7. Under those circumstances I think this appeal should be allowed as against the East Indian Railway. Company and that the judgment of the Subordinate Judge of the 24th April, 1923, and that of the District Judge, dated the 4th April, 1924, should be set aside.

8. As for the amount which the plaintiff claimed it should be observed that in his plaint he claimed the following sums:

(a) Rs. 975-8 6 for price of the undelivered goods;

(b) Rs. 100 damages for loss of profits on the cloth; and

(c) Rs. 57-7-6 interest for 5 months and 10 days.

9. The defendant Company denied that it was liable for any loss of profits, did not admit the value of the goods and submitted that the plaintiff was not entitled to any interest. The plaintiff proved quite satisfactorily that the value of the bale of cloth not delivered to him was as claimed, namely, Rs. 975 8-6: and he is entitled to recover this sum. He did not, however, prove at all clearly any loss of profit and I do not think he is entitled to recover any sum under this heading. I do not see how he can claim any interest save that he will be entitled to recover six percent, interest on the decretal amount from the date of the decree. The result will be that the judgments of both the lower Courts will be set aside and the suit decreed in favour of the plaintiff for Rs. 975-8-6 with interest at 6 per cent from the date of the decree. The appellant will recover his costs throughout.

Jwala Prasad, A., C.J.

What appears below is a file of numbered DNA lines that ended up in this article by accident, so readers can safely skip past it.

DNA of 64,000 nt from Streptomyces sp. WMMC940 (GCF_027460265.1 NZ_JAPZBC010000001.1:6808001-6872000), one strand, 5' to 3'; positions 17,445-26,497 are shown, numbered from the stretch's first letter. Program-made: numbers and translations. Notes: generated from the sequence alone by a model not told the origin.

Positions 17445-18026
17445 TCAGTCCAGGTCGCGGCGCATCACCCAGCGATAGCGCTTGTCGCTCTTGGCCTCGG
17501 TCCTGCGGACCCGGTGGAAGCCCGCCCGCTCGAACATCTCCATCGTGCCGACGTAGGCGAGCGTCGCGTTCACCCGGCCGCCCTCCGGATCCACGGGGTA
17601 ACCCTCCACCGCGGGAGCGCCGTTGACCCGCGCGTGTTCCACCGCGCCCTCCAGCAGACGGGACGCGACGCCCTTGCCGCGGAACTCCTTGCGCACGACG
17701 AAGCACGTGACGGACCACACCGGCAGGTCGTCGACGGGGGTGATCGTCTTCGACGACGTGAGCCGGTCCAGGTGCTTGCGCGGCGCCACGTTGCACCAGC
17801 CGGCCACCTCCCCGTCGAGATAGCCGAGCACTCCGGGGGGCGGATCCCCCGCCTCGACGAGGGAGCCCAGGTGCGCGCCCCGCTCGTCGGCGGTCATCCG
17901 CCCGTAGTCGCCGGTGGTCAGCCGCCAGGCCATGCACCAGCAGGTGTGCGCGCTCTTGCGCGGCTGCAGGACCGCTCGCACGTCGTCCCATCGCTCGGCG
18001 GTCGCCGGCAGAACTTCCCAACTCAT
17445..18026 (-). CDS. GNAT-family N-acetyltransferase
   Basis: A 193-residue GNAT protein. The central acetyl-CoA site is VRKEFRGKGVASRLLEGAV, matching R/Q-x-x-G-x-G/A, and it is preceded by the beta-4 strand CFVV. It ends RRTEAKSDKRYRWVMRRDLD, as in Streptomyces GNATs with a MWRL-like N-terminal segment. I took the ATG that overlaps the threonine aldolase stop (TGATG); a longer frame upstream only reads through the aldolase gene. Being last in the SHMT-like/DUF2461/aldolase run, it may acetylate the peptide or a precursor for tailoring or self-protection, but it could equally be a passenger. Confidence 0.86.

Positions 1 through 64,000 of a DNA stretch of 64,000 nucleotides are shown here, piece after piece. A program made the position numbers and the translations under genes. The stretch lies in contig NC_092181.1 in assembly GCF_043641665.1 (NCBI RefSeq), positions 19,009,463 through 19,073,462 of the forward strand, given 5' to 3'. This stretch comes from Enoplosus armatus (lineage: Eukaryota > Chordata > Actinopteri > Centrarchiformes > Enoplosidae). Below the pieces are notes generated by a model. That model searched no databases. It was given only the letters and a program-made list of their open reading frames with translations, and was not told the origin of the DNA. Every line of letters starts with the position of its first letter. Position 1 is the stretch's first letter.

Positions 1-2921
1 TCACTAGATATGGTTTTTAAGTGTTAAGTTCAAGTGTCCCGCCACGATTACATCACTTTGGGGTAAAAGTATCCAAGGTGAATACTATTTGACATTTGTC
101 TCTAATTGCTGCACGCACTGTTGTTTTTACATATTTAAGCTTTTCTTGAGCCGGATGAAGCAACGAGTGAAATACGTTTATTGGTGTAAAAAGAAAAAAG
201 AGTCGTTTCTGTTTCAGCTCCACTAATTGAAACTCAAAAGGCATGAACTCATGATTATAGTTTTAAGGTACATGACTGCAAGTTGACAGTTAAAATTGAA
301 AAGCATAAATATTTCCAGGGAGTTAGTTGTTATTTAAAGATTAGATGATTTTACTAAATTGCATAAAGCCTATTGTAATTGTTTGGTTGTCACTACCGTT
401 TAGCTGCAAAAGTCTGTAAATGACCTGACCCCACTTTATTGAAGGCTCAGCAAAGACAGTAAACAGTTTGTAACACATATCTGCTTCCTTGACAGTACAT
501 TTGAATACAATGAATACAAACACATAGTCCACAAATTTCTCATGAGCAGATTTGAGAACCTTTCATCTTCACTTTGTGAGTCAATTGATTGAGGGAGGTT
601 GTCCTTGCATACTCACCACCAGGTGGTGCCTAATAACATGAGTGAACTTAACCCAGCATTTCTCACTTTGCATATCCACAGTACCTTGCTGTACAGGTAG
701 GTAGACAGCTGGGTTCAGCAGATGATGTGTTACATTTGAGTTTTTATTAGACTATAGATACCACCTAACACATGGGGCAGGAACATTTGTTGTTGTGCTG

10. I entirely agree. I had occasion to deal with a similar point in the case of East Indian Ry. Co. v. Kali Charn Ram Prashad 69 Ind. Cas. 103 : 3 P.L.P. 215; (1922) Pat. 145; A.I.R. 1922 Pat. 106. Since then I have had the advantage of knowing the views both for and against, and all the cases bearing upon the subject were placed before us. After careful consideration of the criticisms against the view taken by me in the aforesaid case as well as those that have been advanced in support of my view I find that I am confirmed in my opinion expressed in that case. I do not propose to go over the grounds again upon which 1 based my decision in that case. It seems to me that the point can be simplified. Sections 72 to 76 of the Indian Railways Act deal with the responsibility of the Railway Company in the matter of carriage of goods. Clause (1) of Section 72 makes the, Railway Company liable as bailees under Sections 151, 152 and 161 of the Indian Contract Act, 1872. Clause (2) of that section forbids any limitation of that responsibility except as provided therein. One of those provisos is that the responsibility of the Company can be limited by agreement in writing signed by or on behalf of the person sending or delivering the goods to the Railway Administration. Risk Note B was introduced by the Railway Company in order to define and describe the limited responsibility of the Company with regard to the goods conveyed by them at reduced rates. Generally speaking the carriage of goods under this Risk Note is said to be at the owner’s risk. Under the Risk Note the consignor agrees and undertakes to hold the Railway Administration and all other Railway Administrations working in connection therewith and all other transport agents or carriers employed by them respectively over whose Railways or by or through those transport agency or agencies the said goods and animals may be carried in transit “harmless and free from all responsibility for any loss, destruction, or deterioration of, or damage to, the said consignment, from any cause whatever except for the loss of a complete consignment or of one or more complete packages forming part of a consignment due either to the wilful neglect of the Railway Administration, or to theft by or to the wilful neglect of its servants, transport agents, or carriers employed by them before, during and after transit…provided the term wilful neglect be not held to include fire, robbery from a running train or any other unforeseen event or accident.”